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least significant set bit

P: 10
Hello,

I'm trying to find the least significant set bit (i.e. the first '1' bit in an int) through just bit twiddling, but I can't get it without resorting to a loop. My original idea was to reverse the bits in an int and find the most significant bit then subtract it from 31 to get the position of the LSB. Is there a way to get the LSB of an int using just bit manipulations?

e.g., 0b0101 would return 0001,
0b0000 would return 0000,
0b1110 would return 0010.


Thanks
Aug 13 '07 #1
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4 Replies


Expert 10K+
P: 11,448
(x^x-1)+1>>1

no comments though: figure it out.

kind regards,

Jos
Aug 13 '07 #2

P: 10
(x^x-1)+1>>1

no comments though: figure it out.

kind regards,

Jos
Hmm, thanks for the help, but it seems that this solution breaks when it encounters 0x80000000 - instead of returning itself, it returns 0! Most likely since it relies on the fact that (x ^(x-1) + 1 will place the LSB one 'place' up and then shifts it back down; MIN_INT ^ (MIN_INT - 1) results in -1 and adding one makes that 0...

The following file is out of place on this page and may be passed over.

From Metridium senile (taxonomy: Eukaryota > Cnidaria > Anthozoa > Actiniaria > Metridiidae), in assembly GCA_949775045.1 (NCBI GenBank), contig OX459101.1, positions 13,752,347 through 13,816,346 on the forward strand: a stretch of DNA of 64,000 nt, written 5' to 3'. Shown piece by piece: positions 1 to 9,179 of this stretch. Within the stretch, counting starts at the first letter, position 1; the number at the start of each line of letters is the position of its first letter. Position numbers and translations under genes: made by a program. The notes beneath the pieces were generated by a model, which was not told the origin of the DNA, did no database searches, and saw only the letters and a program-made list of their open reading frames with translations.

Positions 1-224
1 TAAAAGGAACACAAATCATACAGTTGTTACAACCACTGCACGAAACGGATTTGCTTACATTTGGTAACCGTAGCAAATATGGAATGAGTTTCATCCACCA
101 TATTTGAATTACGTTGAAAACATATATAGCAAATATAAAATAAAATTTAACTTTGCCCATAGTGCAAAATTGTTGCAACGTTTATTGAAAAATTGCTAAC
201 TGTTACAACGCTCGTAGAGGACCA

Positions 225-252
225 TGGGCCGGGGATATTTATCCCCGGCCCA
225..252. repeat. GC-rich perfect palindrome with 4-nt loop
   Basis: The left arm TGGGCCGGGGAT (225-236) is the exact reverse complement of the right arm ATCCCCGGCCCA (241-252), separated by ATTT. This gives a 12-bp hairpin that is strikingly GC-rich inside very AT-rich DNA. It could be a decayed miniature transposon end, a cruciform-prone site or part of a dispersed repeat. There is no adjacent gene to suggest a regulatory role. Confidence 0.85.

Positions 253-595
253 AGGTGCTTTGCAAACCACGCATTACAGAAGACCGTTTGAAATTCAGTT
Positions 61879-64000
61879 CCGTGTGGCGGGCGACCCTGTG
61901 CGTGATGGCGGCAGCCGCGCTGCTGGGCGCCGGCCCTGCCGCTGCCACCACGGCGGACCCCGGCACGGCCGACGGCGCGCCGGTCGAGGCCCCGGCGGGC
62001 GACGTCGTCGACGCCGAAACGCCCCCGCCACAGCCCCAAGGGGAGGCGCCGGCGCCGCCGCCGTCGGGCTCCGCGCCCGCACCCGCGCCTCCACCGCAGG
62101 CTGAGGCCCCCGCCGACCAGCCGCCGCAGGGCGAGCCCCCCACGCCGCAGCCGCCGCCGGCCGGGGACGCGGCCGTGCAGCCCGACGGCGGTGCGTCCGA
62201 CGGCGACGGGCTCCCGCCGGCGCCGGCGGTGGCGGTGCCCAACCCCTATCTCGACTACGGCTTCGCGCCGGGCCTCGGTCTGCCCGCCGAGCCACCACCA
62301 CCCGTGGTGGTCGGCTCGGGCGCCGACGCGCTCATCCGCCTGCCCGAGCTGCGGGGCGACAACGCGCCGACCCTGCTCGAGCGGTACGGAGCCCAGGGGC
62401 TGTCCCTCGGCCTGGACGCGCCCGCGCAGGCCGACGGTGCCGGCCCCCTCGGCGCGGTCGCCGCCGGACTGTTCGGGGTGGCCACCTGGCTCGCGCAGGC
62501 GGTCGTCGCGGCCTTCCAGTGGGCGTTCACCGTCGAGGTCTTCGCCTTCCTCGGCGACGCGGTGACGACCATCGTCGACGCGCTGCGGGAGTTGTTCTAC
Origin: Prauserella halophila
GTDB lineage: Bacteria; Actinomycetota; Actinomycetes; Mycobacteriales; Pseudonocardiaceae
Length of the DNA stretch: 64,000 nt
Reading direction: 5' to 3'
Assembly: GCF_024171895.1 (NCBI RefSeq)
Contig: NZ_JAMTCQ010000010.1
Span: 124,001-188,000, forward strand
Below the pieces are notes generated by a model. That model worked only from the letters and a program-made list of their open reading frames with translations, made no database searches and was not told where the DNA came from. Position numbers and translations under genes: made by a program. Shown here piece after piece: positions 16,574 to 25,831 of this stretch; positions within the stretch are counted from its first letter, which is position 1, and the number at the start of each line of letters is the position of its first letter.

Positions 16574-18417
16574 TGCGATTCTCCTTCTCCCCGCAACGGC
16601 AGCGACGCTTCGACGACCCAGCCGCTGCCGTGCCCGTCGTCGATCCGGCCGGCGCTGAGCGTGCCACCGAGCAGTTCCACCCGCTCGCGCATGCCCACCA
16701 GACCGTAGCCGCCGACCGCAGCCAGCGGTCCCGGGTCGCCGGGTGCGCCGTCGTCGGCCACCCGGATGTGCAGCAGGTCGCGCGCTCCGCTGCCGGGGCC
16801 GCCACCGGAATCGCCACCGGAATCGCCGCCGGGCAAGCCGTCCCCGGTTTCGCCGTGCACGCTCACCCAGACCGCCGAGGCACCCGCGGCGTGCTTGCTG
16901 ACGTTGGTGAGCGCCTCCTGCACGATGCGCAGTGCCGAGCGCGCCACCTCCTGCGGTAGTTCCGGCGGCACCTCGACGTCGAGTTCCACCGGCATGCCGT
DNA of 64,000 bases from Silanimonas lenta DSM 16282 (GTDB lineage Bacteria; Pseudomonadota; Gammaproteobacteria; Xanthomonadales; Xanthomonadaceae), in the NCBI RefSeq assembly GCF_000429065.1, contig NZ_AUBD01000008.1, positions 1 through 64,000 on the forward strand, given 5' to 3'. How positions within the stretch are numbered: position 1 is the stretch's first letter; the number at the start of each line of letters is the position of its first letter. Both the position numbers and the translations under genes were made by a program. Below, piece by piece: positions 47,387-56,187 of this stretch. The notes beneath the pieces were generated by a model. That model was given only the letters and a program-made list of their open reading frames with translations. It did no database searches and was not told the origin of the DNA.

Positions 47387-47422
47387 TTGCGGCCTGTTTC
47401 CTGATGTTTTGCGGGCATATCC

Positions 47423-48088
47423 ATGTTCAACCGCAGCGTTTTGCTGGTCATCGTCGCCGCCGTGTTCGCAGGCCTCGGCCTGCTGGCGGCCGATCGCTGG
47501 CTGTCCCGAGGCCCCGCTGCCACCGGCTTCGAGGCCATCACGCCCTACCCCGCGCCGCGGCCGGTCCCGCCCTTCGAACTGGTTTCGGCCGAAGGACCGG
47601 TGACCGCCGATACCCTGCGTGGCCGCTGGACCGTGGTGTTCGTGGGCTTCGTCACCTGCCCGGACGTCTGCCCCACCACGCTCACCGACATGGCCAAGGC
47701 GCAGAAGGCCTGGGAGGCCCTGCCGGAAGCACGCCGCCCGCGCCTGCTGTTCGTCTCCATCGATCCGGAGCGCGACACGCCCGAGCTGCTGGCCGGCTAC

Edit: Ok, i figured out a better way once i worked through why your algotithm works and breaks for MIN_INT ... Thanks for your help!
Aug 13 '07 #3

Expert 10K+
P: 11,448
Edit: Ok, i figured out a better way once i worked through why your algotithm works and breaks for MIN_INT ... Thanks for your help!
You're welcome of course; what did you do to make it work for 0x80000000 as well?

kind regards,

Jos
Aug 13 '07 #4

P: 10
You're welcome of course; what did you do to make it work for 0x80000000 as well?

kind regards,

Jos
(x & -x) which is equivalent to (x & (~x + 1))
Aug 13 '07 #5

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